Senator Murray Announces Deal on Mexican Trucks

Nov 28 2001

Retains every safety provision of original Murray-Shelby Compromise

(WASHINGTON, D.C.) After lengthy negotiations with the Department of Transportation, Senator Murray (D-Wash.) and Congressman Hal Rogers (R-Ky.) have reached an agreement with the White House to ensure the safety of Mexican trucks on American highways.

In August, the U.S. Senate unanimously passed the Murray-Shelby Compromise, which imposed a strong safety regime on Mexican trucks entering the United States. Over the last several weeks, Sen. Murray, Sen. Shelby (R-Ala.) and their House counterparts, Rep. Hal Rogers and Rep. Martin Olav Sabo (D-Minn.) have been in discussions with the White House on how to retain the strong safety provisions while averting a Presidential veto of the entire $60 billion Transportation spending bill.

Sen. Murray released the following statement:

"We are pleased that we have reached an agreement on Mexican trucks that retains the critical safety principles that are so important to the American people and to the seventy members of the United States Senate who supported them.

I am especially pleased that every facet of the safety provisions in the original Murray-Shelby compromise is contained in this final deal. The areas of compromise were reached in the implementation of the safety provisions, where we have afforded the Department of Transportation the latitude to swiftly implement the inspection regime."

Specific areas of agreement include:

  • Requires electronic verification of the license of every Mexican truck driver crossing the border who is carrying high-risk cargo and verification of at least half of all other Mexican truckers every time they cross the border.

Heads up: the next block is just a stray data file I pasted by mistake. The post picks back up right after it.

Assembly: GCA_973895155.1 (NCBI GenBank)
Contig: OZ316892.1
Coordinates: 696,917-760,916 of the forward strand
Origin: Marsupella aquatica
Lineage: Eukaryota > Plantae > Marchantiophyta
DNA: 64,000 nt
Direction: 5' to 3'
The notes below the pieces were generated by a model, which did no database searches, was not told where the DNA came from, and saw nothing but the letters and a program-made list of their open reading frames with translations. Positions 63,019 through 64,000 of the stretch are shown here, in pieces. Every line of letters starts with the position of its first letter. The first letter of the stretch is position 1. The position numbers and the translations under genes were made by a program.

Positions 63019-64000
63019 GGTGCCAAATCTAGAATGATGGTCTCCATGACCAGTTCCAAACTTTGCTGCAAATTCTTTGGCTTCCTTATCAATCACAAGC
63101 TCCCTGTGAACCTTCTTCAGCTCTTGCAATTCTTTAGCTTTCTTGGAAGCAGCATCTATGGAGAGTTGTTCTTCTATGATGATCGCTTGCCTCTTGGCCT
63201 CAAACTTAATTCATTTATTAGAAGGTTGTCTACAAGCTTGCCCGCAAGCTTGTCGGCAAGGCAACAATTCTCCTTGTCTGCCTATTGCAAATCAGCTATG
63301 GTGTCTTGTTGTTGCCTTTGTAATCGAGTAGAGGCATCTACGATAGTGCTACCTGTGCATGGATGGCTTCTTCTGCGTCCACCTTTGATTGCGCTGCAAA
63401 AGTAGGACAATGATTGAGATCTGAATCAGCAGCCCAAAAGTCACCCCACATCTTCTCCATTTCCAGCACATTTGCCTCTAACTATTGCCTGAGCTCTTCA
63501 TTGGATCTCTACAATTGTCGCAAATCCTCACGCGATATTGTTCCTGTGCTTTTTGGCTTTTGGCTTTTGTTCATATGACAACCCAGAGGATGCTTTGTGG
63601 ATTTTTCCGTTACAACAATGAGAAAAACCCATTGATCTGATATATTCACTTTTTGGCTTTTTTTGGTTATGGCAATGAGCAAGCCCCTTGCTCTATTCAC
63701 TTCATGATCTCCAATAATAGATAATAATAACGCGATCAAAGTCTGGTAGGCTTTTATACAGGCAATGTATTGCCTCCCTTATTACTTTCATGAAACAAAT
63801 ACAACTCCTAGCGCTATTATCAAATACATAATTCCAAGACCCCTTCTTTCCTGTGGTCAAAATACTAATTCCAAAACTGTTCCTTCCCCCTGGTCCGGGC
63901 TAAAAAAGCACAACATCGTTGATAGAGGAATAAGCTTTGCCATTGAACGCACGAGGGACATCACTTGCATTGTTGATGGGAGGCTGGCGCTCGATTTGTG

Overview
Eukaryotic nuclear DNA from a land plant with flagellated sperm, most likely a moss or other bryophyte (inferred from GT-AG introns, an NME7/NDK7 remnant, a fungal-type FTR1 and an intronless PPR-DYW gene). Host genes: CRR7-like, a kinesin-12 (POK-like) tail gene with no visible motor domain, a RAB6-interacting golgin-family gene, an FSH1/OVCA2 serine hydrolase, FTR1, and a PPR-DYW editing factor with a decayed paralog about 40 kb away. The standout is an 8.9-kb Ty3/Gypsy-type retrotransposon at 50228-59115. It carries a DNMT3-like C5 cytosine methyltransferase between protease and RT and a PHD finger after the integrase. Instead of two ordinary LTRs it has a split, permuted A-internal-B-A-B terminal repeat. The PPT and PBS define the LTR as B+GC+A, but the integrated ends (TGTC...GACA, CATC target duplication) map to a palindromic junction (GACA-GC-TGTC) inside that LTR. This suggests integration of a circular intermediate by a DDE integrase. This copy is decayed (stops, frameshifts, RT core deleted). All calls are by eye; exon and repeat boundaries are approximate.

• Subjects Mexican trucking firms to rigorous on-site inspections before their trucks are allowed access to American highways, and requires every Mexican truck to undergo a physical inspection every 90 days to operate in the United States.

  • Once Mexican trucks are allowed in the U.S., they will only be allowed to cross the border at those border crossings where inspectors are on duty and there is adequate capacity to conduct safety enforcement activities.

  • Requires comprehensive safety examinations of Mexican trucking firms before they are granted conditional authority and allowed into the United States. These safety exams verify that Mexican trucking firms have a drug and alcohol-testing program, proof of insurance, and drivers with clean driving records.

  • Prohibits any Mexican Trucking firm from operating in the U.S. until the Inspector General has conducted a thorough audit of the U.S. Government's ability to enforce strict safety standards on all Mexican trucks crossing the border.

  • Prohibits any Mexican trucking firm from operating in the U.S. until the Secretary of Transportation, after reviewing the I.G.'s audit, certifies in writing that the opening of the border will not present an unacceptable safety risk.
"I have said all along that we can ensure our safety and promote commerce at the same time," said Murray. "In August, an overwhelming majority of Senators voted for the Murray-Shelby Compromise, and now all of its safety principles have been accepted by the White House. This is a victory for safety, for trade, and for both our countries."